While I chose my probiotic strains after extensively researching their proven benefits in the scientific literature, the reality is that no one who manufactures or distributes probiotics can tell you with any certainty whether they will do you any good. Not because the strains themselves have no effect, but because we are all unique in the composition of our gut flora and in the health issues that plaque us. What works for your spouse or neighbor may not work for you. That doesn’t mean you shouldn’t take them if you’re trying to overcome IBS or another intestinal disorder, only that you may have to keep looking for a probiotic that works for you.

So with that as introduction, what scientific evidence exists for probiotic supplementation? Following is a reveiw of some promising trials derived from the paper Probiotics and health: An evidence-based review. (1)

Pediatric intestinal disorders

Several studies have found benefits in treating infectious gastroenteritis in child populations. Gastroenteritis is a medical condition that involves inflammation of the stomach and the small intestine that can result in a very unpleasant combination of diarrhea, vomiting, cramping and abdominal pain. Probiotics have been found to reduce the duration of diarrhea as well as reduce its frequency. Administering Lactobacillus GG has been shown to retard the spread of rotavirus. However, the results are less than conclusive on the negative forms of this same virus.

Probiotic strains found to be most effective in childhood gastroenteritis are Lactobacillus casei, subspecies of Rhamnosus GG, Lactobacillus delbrueckii, subspecies of Bulgaricus, Lactobacillus acidophilus, Streptococcus themophilus and Bifidobacterium bifidum. (2-17)

Antibiotic-associated diarrhea

Probiotics have been shown effective against antibiotic-associated diarrhea with the most effective strains identified being Lactobacillus rhamnosus GG and S. boulardii. (18-23)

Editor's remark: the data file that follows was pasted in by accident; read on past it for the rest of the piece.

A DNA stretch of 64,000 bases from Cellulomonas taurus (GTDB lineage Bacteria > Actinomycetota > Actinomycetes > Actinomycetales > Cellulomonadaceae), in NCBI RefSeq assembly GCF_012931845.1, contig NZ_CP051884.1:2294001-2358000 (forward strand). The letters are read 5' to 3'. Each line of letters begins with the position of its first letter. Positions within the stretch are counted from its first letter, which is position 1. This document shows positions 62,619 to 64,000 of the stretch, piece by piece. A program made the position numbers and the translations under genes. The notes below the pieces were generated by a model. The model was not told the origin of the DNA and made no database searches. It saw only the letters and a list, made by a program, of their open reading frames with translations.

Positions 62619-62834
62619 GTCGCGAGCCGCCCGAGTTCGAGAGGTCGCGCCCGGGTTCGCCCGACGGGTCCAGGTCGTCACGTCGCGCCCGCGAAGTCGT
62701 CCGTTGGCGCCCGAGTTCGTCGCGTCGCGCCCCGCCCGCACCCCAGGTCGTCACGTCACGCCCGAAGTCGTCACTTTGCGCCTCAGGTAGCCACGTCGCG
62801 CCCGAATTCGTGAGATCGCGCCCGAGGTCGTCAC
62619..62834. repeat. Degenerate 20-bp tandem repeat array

Necrotizing enterocolitis

Necrotizing enterocolitis is a condition in which portions of the colon undergo tissue death and is a major cause of mortality in sick and premature infants. It is also of concern in some elderly populations. A review of 11 recent studies has shown that the risk of necrotizing enterocolitis and death is lower in populations treated with probiotics. The review concluded that because of the positive results seen in these trials, further randomized, placebo-controlled studies were unnecessary. (24)

Allergic diseases in children

An Italian randomized, double-blind, placebo study conducted in eight Milan hospitals followed 187 children of both sexes aged between 2 and 5 years who presented with allergic symptoms. Those children who consumed fermented milk containing Lactobacillus casei for twelve months showed a 33% reduction in their allergic symptoms. A genetic analysis in a subgroup of patients showed more probiotic flora in the intestines of the children who improved as against those children who did not receive the fermented milk. These results persisted even after the study was concluded. (25)

However, before you get too excited about these results, there have been two recent studies that have found no benefit in using probiotics to prevent allergies. (26 – 29) It’s difficult to know if the strains used or the amount or the duration was the problem in these studies. Let it serve as a caution that strains that may work for one person may not work for another.

Respiratory infections

A randomized, double-blind, placebo-controlled trial showed that infants younger than two months who were fed milk containing Lactobacillus rhamnosus GG and Bifidobacterium lactis until the age of one reduced their risk of middle ear and respiratory infections. (30) Another study following 326 children ages 3 to 5 found that probiotic supplementation reduced the number of school days missed due to illness by 25% and saw a 65% decrease in visits to the doctor for antibiotic treatment. (31)

Another randomized, double-blind, placebo-controlled trial followed 479 adults for two winter seasons to determine whether supplementation for 3 months with 3 different strains of probiotics (Lactobaccilus gasser, Bifidobacterium longum and Bifidobacterium bifidum) would positively affect rates and severity of the common cold. Those receiving probiotics saw a reduction of at least two days in the duration of their cold as well as a lessening in severity. (32)

Still another randomized, double-blind, placebo-controlled study followed 237, 234 and 250 adults over three consecutive winter seasons to assess how well probiotics would restore intestinal balance and prevent respiratory-tract infections. Each winter season represented a phase of the trial. In the first phase, the treatment group received a combination of Lactobacillus plantarum, Lactobacillus rhamnosus and Bifidobacterium lactis along with the prebiotic FOS. During the second trial phase, the treatment group received the same formula but with the addition of the antimicrobial lactoferrin. Finally, the treatment group in the third phase received a symbiotic formula that contained both probiotics and prebiotics in one pill. The average duration of flu-like and upper-respiratory-tract infections improved in phases one and two of the trial. Incidences of cold and cough decreased in phase three.